Quantcast
Connect with us

‘Catastrophic’ 2012 rain means Britain’s butterfly populations drop

Published

on

Britain’s butterflies suffered a “catastrophic” year in 2012 with almost all species declining as a result of torrential rains, according to a study published on Tuesday.

Of the 56 species studied by the UK Butterfly Monitoring Scheme, 52 saw a drop in numbers as Britain’s second-wettest year on record left the colourful insects struggling to find food, shelter and mates.

Several British species are close to extinction and the study warned that the wet weather could wipe them out in parts of the country.

“Many of our most threatened butterflies were already in a state of long-term decline prior to the 2012 deluge,” said the Centre for Ecology and Hydrology, which runs the monitoring scheme with the charity Butterfly Conservation.

“There are now real fears that these already struggling species could become extinct in some parts of the UK as a result of last year’s wet weather.”

The critically endangered high brown fritillary, which has orange wings with dark spots, saw its population shrink by 46 percent over the year, while numbers of the endangered heath fritillary fell by a half.

ADVERTISEMENT

The black hairstreak, one of Britain’s rarest butterfly species, suffered a 98 percent drop in numbers.

For 13 species, 2012 was the worst year since the monitoring scheme began in 1976.

Common species also suffered, with numbers of the brown argus plummeting by 73 percent and the common blue, loved for its bright lilac colour, dropping 60 percent.

“2012 was a catastrophic year for almost all of our butterflies, halting progress made through our conservation efforts in recent years,” said Tom Brereton, head of monitoring at Butterfly Conservation.

ADVERTISEMENT

“With numbers in almost three-quarters of UK species at a historically low ebb any tangible recovery will be more difficult than ever.”

But the wet weather was a bonus for the few species that favour the damp, with four species enjoying rising numbers in 2012, according to the study.

Numbers of the scotch argus rose by 55 percent, while the grass-feeding meadow brown saw its numbers swell by 21 percent.

The data was collected by thousands of butterfly-loving volunteers who braved the downpours to monitor the insects at more than 1,000 sites across Britain throughout the summer.

Swathes of Britain were hit by flooding in 2012. At least three people died in floods in southwest England and Wales in November, while torrential rains caused widespread disruption to the road and rail network in the run-up to Christmas.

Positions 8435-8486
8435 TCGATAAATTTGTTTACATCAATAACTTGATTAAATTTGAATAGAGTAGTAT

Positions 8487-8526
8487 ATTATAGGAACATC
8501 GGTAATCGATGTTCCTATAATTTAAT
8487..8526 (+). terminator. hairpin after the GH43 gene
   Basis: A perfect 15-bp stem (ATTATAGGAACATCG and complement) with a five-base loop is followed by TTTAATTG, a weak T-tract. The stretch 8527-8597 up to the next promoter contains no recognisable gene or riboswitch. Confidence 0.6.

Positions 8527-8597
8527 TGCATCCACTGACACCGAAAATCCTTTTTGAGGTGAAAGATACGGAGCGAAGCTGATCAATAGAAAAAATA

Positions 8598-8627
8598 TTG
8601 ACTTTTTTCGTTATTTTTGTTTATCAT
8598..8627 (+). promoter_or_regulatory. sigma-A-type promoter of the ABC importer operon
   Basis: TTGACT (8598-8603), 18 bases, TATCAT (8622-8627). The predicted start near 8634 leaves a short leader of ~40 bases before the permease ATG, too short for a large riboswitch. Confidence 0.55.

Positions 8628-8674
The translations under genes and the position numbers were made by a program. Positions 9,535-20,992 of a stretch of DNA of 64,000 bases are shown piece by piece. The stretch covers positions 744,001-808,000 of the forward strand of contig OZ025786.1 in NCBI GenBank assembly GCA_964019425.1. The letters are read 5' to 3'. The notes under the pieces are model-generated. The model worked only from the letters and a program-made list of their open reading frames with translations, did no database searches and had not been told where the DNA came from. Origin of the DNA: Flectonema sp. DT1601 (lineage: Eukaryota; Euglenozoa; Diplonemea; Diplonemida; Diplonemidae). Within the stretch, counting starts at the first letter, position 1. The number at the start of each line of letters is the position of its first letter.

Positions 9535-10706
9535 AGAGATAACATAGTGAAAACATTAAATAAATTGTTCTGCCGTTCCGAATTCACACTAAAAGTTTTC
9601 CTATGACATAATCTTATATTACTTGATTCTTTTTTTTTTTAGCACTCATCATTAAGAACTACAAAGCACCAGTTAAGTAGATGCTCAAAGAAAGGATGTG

Report typos and corrections to [email protected].
READ COMMENTS - JOIN THE DISCUSSION
Continue Reading

Facebook

Federal Reserve chair defiant in face of Trump threats: ‘The law is clear — I have a four-year term’

Published

on

Federal Reserve Chairman Jerome Powell sounded a defiant note on Wednesday as he announced that there would be no further cuts to interest rates for the time being.

Even though President Donald Trump has been publicly calling for a rate cut to spur additional economic growth ahead of his reelection campaign, Powell kept interest rates at their current level and signaled that he did not foresee any interest rate cuts for the rest of the year.

Powell was asked by a reporter if he was concerned about being "demoted" by Trump in the wake of this announcement, the Federal Reserve Chairman said he wasn't worried.

Continue Reading

CNN

John Dean explains the big mistake Hope Hicks made by stonewalling Congress

Published

on

Former White House counsel John Dean, a key figure in the Watergate scandal, said Wednesday on CNN that there was a serious flaw in the attempt to prevent longtime Trump confidant Hope Hicks from testifying to Congress.

White House lawyers have asserted that Hicks has absolute immunity and is not legally required to testify about her time as Trump's director of communications. Hicks testified Wednesday during a closed-door hearing before the House Judiciary Committee — where she reportedly refused to answer questions about her White House job.

"Privilege is not being asserted here. Instead, the White House says that Hicks has absolute immunity regarding the time that she spent at 1600 Pennsylvania. Does absolute immunity even exist? And if so, can you explain to me the difference between the two?" CNN host Brooke Baldwin asked Dean.

Continue Reading
 

Facebook

GOP gangs up on AOC: Top Republican demands Ocasio-Cortez apologize to the entire world – she refuses

Published

on

The Republican machine is in fifth gear right now, speeding to attack one of their top Democratic targets: Rep. Alexandria Ocasio-Cortez (D-NY).

At issue, a video the New York Democrat recorded in which she calls the migrant detention camps on the U.S. Southern border "concentration camps."

Continue Reading
 
 

Copyright © 2019 Raw Story Media, Inc. PO Box 21050, Washington, D.C. 20009 | Masthead | Privacy Policy | For corrections or concerns, please email [email protected]

I need your help.

Investigating Trump's henchmen is a full time job, and I'm trying to bring in new team members to do more exclusive reports. We have more stories coming you'll love. Join me and help restore the power of hard-hitting progressive journalism.

TAKE A LOOK
close-link

Investigating Trump is a full-time job, and I want to add new team members to do more exclusive reports. We have stories coming you'll love. Join me and go ad-free, while restoring the power of hard-hitting progressive journalism.

TAKE A LOOK
close-link